Big Galut(e) band brings classical, crazy mix to Bay Area

Don’t be fooled by the parenthetical e: There’s nothing oafish about the band Big Galut(e), which lives up to the other meaning of its name — Hebrew for “Jewish exile” — with a global mix of genres.

Its self-titled debut CD offers klezmer, Turkish- and Indian-influenced melodies, a melodramatic Argentine pop hit, classical pieces by Salomone Rossi and Kurt Weill, a Borscht Belt-style send-up of the opera “Carmen,” and popular Yiddish theater songs, including “La Yiddishe Mama” sung in French.

Debut CD

The East Coast quintet makes its California debut next week with appearances Sept. 24 at Sonoma State. Sept. 25 at San Francisco’s Red Poppy Art House, and Sept. 26 at Stanford. The San Francisco performance will feature Big Galut(e)’s original suite, “Tale of Monish,” based on a late 19th-century ballad by classic Yiddish poet I. L. Peretz. The San Francisco performance will feature guest narrator Daniel Barton.

The nearly hourlong piece “is about this brilliant shtetl kid, maybe an adolescent, [who is] so brilliant and so perfectly good that everybody feels like he’s going to usher in the age of the messiah,” says Big Galut(e) violinist-vocalist Sasha Margolis, who developed the work with his father, composer Sanford Margolis.

According to the Faustian spoof, “Lilith, the devil’s wife, appears in the shtetl as a young German girl. Monish falls in love with her. She makes him be faithful by swearing in the name of God. Monish is immediately taken down to hell, and everyone celebrates.”

The piece melds multiple musical elements, according to clarinetist Robin Seletsky: “Hassidic-style; kind-of-Shostakovich, slightly modern classical, with a klezmer freilach that comes in and out.” The composers also toss in a tango and a cha-cha, Margolis adds.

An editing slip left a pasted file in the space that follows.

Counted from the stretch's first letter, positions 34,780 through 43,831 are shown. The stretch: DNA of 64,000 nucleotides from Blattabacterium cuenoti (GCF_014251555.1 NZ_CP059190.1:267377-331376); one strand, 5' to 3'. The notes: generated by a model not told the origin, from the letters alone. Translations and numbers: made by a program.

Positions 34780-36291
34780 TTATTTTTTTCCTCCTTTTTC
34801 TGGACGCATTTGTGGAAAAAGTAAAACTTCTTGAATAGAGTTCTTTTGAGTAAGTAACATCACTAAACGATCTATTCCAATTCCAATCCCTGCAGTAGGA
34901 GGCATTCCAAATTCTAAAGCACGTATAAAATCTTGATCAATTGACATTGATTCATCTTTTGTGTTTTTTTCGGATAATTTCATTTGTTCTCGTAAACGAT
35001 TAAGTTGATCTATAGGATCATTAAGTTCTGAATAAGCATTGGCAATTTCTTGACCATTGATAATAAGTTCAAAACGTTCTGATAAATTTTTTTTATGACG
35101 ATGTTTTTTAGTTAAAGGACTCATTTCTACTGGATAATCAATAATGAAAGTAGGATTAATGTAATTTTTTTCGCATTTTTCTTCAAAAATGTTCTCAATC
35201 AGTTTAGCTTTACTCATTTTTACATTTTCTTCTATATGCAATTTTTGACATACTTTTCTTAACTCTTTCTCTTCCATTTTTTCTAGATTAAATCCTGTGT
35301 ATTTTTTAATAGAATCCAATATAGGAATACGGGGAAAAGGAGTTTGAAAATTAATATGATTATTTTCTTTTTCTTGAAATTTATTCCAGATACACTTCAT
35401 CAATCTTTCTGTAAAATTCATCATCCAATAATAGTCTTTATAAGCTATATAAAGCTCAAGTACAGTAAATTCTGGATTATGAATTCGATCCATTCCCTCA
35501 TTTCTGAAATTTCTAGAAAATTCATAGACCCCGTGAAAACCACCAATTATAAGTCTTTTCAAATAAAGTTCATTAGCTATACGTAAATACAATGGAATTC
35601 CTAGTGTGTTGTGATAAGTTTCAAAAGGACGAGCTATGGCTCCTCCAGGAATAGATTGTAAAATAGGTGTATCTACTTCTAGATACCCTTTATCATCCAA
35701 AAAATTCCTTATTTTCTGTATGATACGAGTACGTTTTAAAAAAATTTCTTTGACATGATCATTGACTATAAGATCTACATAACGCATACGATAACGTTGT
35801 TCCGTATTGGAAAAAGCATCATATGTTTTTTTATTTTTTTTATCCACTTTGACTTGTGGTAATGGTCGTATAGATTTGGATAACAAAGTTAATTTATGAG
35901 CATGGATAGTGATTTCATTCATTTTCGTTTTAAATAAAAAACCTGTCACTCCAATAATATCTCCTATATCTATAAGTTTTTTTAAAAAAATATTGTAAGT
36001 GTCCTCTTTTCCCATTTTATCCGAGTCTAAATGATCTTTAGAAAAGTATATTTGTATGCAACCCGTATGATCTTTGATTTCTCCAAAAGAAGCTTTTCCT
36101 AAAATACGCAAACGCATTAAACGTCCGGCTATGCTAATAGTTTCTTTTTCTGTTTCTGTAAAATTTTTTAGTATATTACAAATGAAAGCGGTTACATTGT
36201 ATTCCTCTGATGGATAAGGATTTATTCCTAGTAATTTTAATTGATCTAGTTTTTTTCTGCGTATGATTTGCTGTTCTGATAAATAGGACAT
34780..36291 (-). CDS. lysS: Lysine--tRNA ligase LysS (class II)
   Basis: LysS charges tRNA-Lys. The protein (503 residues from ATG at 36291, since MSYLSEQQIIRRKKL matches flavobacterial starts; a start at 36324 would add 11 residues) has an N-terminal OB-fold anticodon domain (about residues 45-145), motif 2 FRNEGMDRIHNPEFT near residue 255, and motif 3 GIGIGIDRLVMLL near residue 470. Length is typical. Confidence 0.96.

The composition “makes me very misty.” Seletsky says. “Sasha was able to work with his father so closely on this. It’s his father’s music and Sasha’s interpretation of the poetry.”

Big Galut(e), plays three Bay Area concerts next week.

Seletsky had a similar relationship with her late father, classical and klezmer clarinetist-composer Harold Seletsky, who taught her classical clarinet when she was a child and klezmer stylings as an adult. Two pieces on the CD, “Seletsker Freylekhs” and “Kosher Bagel Medley,” feature melodies composed by each Seletsky.

Similarly, Margolis learned klezmer from his father, who arranged tunes for the boy violinist and his flutist sister.

Sasha Margolis and Robin Seletsky were playing in an opera festival orchestra in 2010 when their klezmer and family backgrounds brought them together. With baroque guitar and lute master Michael Leopold, who grew up in Greenbrae, they formed a trio to perform three klezmer pieces at a festival chamber concert.

“I almost chickened out,” Seletsky says. “I didn’t think it would be appropriate. But people loved it.”

The next year brought the final two band members: Mark Rubinstein on accordion and percussion, and Richard Sosinsky on bass and mandolin.

The band members play with the craft and precision indicative of their shared classical background, but Margolis and Seletsky work klezmer stylings into their playing.

Margolis also promised “a little shtick” at the concerts. “We generally tell two or three bilingual jokes — Yiddish with very loose English translations,” he says. “There’s also some explaining from the stage, which is very un-Borscht Belt-like. Sometimes we’re serious, sometimes we’re silly.”

 

Big Galut(e) performs at 6:30 p.m. Thursday, Sept. 24 at Sonoma State University, Schroeder Hall, Green Music Center, Rohnert Park. Free; $5 parking. (707) 664-2324 or www. tinyurl.com/Sonoma-show. Also 7:30 p.m. Friday, Sept. 25, Red Poppy Art House, 2698 Folsom St., S.F. $15-$20. www.redpoppyarthouse.org. Also 7:30 p.m. Saturday, Sept. 26, Stanford University, Campbell Recital Hall. Free. [email protected]